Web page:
small world of banking

stumbled across this old article about goldman sachs’ IPO.


Monday, Jan. 11, was a painful day for Jon S. Corzine, the leader of Wall Street’s most prestigious investment bank, Goldman, Sachs & Co. That morning, from his unassuming office at 85 Broad Street in the heart of New York’s financial district, Corzine called clients and regulators to tell them his astonishing news: He was no longer chief executive of Goldman Sachs. One call was to William J. McDonough, president of the Federal Reserve Bank of New York. ”I think he is a very fine human being and a high-quality professional,” says McDonough, who negotiated with Corzine the rescue of Long-Term Capital Management last September. ”Personally, I will regret that I will not be able to work with him as closely as I did in his previous capacity.”

Later that morning, Goldman put out a terse press release, with the news that Corzine ”has decided to relinquish the CEO title.” He would remain co-chairman to help with the initial public offering of Goldman’s stock, which was postponed when the stock market plunged in August and September. The news about Corzine shocked the Street. Employees were ”blown away,” says one senior manager. Securities & Exchange Commission Chairman Arthur Levitt Jr. says: ”I think he’s probably as broad-gauged a leader as the industry has seen since [former Goldman Senior Partner] John Whitehead.” Some Goldman clients were equally unnerved by Corzine’s demotion, with one corporate client even saying he may take his investment banking business elsewhere. ”My confidence in Goldman Sachs depends on my confidence in Jon Corzine,” he says.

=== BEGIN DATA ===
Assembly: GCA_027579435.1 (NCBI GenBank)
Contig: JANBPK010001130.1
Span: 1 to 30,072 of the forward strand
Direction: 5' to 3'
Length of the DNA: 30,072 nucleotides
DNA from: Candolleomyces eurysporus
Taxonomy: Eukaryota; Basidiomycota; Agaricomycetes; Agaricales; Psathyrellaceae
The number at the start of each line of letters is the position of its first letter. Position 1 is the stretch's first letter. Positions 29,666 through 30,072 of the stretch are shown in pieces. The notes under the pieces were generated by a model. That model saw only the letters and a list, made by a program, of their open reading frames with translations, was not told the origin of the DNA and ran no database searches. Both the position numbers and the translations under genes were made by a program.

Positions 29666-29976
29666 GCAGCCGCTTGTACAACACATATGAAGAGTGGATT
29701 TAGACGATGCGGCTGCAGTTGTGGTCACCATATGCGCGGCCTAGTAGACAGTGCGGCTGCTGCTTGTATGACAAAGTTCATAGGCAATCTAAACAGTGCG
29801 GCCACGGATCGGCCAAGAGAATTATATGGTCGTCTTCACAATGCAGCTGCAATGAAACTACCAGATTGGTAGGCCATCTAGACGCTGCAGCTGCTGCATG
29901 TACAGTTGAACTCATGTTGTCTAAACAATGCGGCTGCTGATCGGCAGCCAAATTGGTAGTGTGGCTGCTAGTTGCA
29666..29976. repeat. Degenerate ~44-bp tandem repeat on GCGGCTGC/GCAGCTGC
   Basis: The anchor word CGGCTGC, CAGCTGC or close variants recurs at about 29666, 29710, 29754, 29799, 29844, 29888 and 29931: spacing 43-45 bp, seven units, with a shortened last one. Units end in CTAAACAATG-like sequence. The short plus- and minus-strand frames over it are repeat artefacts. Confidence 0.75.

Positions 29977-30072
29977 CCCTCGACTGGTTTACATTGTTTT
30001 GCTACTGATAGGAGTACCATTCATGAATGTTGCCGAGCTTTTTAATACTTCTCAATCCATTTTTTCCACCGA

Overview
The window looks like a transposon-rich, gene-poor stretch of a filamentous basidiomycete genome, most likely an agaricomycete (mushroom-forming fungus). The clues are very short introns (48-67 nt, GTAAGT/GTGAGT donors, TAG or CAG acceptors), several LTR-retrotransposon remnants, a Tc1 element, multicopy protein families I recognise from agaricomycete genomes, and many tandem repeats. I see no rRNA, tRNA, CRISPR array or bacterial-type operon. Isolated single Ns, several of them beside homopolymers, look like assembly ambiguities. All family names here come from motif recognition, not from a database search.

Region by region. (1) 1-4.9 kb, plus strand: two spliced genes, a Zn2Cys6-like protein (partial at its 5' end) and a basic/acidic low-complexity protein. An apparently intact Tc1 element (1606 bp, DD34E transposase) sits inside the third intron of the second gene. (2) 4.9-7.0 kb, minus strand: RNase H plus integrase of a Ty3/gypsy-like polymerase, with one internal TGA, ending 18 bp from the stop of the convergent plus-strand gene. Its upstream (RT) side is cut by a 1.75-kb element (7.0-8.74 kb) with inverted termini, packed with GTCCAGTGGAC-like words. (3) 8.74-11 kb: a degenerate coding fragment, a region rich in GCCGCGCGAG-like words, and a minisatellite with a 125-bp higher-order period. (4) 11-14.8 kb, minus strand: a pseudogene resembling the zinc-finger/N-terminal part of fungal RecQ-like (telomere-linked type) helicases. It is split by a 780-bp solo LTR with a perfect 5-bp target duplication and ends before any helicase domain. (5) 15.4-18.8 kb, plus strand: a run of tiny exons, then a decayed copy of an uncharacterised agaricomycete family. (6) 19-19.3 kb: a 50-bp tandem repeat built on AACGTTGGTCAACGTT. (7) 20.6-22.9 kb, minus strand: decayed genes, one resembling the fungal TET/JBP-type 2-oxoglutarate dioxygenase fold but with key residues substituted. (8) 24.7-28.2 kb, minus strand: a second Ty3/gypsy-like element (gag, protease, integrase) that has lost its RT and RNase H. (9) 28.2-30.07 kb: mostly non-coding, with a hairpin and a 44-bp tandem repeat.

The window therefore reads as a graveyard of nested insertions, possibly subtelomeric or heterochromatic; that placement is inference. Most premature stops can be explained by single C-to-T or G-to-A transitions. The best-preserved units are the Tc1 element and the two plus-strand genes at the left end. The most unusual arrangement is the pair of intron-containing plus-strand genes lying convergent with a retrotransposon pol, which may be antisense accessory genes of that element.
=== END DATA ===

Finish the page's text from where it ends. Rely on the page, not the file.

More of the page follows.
Insiders and competitors alike say Corzine was ousted in a coup within Goldman’s all-powerful five-man executive committee. Corzine was forced aside by a troika of senior bankers: his co-chief executive, Henry ”Hank” M. Paulson Jr.; Goldman’s top investment banker, John L. Thornton; and Corzine’s protege, Chief Financial Officer John A. Thain. ”Everyone liked Corzine. No one likes to see someone ganged up on,” says one insider.



1 Response to “small world of banking”

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